Cricketers raise funds for appeal
WHAT started out as some cricket-starved players looking for a game has turned into something much more significant.
With the Ipswich West Moreton Cricket Association competition on hold until February, Laidley's English imports Alex Welsh and Lee Walker came up with the idea to hold a six-a-side competition to get some cricket in.
“Then it grew to tie in with a flood appeal,” Welsh said.
“Chris (Laidley captain Chris Wilson) sent out a text to see what teams we could get, if anyone was interested.
“Initially it was to be six-a-side with only six teams.
“But because of the popularity, it became eight-a-side with eight teams.
The teams contesting the competition are Laidley, Northsiders, Central Districts, Brothers, Strollers/Raiders, Fassifern, Mulgowie and Southern Lockyer.
Walsh and Walker came to Australia for a summer of cricket with visions of parched outfields and rock hard pitches.
Instead, they have struck the most rain-affected season in memory, making their more familiar South Yorkshire surrounds seem barren.
“Seeing the weather getting better after the floods, it was frustrating that we still wouldn't be playing,” Welsh said.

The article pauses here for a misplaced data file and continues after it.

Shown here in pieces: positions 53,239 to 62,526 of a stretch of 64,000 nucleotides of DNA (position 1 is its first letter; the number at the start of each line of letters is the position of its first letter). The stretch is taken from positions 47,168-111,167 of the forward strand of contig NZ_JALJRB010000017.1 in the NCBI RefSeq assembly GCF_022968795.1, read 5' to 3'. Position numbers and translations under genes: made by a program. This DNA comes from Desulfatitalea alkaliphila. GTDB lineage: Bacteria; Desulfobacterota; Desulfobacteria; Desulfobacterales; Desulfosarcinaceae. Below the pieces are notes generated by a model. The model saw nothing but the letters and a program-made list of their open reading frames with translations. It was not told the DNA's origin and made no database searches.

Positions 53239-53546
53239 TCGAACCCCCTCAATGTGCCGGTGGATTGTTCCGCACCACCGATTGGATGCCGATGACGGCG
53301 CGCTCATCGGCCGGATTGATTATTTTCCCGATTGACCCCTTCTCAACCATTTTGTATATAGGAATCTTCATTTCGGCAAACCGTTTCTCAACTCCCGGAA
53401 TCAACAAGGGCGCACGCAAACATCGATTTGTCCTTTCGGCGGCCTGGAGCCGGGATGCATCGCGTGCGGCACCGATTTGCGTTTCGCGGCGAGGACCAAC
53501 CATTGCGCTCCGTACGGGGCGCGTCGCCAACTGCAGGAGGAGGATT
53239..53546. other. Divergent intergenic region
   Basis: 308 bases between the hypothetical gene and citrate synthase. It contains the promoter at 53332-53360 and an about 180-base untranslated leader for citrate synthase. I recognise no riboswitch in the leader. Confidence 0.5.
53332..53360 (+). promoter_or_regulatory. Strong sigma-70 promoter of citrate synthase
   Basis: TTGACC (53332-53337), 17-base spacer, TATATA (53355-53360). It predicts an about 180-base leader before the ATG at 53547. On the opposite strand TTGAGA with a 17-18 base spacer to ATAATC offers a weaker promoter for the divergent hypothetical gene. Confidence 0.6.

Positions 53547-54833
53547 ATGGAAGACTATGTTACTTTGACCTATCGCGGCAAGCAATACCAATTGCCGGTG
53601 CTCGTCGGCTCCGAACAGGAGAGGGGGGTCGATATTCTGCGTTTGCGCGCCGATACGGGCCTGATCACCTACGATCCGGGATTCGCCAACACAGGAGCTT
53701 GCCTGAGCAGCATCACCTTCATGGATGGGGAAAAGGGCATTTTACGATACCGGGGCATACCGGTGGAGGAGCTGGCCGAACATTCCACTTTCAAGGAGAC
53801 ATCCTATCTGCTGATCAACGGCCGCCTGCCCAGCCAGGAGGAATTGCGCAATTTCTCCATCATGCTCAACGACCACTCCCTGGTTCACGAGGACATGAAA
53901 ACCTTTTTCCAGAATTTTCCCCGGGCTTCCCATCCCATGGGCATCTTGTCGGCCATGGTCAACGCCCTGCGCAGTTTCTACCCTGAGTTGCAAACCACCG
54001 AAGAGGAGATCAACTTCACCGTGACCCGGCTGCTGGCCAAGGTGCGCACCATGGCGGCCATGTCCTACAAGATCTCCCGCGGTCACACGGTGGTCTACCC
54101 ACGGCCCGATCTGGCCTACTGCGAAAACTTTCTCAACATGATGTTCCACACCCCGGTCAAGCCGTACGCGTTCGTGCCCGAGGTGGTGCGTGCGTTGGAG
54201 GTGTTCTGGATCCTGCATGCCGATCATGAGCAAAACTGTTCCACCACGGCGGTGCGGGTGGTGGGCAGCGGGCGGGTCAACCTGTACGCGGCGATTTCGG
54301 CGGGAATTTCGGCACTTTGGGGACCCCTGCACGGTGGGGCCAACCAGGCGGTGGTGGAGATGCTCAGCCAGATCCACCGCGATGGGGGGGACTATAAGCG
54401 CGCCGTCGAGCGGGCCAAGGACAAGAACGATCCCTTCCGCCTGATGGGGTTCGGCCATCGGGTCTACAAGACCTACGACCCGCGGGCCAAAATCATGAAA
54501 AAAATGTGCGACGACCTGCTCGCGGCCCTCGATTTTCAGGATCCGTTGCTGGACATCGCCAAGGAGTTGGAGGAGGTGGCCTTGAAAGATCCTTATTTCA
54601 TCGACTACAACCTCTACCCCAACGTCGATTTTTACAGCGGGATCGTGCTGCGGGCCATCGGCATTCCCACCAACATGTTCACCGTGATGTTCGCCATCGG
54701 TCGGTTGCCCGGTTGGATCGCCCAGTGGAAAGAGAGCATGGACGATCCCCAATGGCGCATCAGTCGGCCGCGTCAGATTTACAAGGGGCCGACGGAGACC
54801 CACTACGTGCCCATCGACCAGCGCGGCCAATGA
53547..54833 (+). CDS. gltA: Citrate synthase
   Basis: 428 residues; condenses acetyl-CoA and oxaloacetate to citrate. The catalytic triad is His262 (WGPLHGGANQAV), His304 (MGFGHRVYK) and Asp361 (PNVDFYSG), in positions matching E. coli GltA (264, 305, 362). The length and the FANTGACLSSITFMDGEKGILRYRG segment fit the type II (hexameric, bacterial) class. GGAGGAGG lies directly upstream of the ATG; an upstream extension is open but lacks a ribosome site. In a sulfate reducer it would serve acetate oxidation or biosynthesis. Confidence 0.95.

“We'll see how much money we can make to help and get a game of cricket.
“We're looking to dedicate the funds to the Grantham floods.”
Welsh has been a shocked as anyone by what he has seen of the floods and can only sympathise with those who have suffered the loss of family members, homes and their belongings.
“We were very lucky where we are,” he said.
“It is weird being in this situation, not having anyone around us we're worried about.”
Not that Welsh has been far from the reality of it, with teammate Jason Cubit part of the Lockyer Valley Disaster Management group.
He was involved in rescuing people from the Grantham area during the height of the flood.
“I think he's seen some things he'd rather he hadn't,” Welsh said.
Prior to the floods, Welsh had been riding high on the back of England's win in the Ashes, but the subsequent events in the Lockyer region in particular have put sport in general into perspective.
Now it is cricket's chance to make a real difference by helping flood victims.
“A lot of people love cricket but there's a lot more to it than winning and losing,” Welsh said.
“If we can get people out to this event and raise some money – if cricket helps, then brilliant.”
It will also enable Welsh and Walker to contribute to something much more meaningful than a successful cricket season.
The Flood Appeal eight-a-side competition is at Bichel Oval, Laidley, from 8am tomorrow.
There will be a bar, canteen and barbecue, sideshow games such as a golf chipping competition, raffles and memorabilia auctions throughout the day.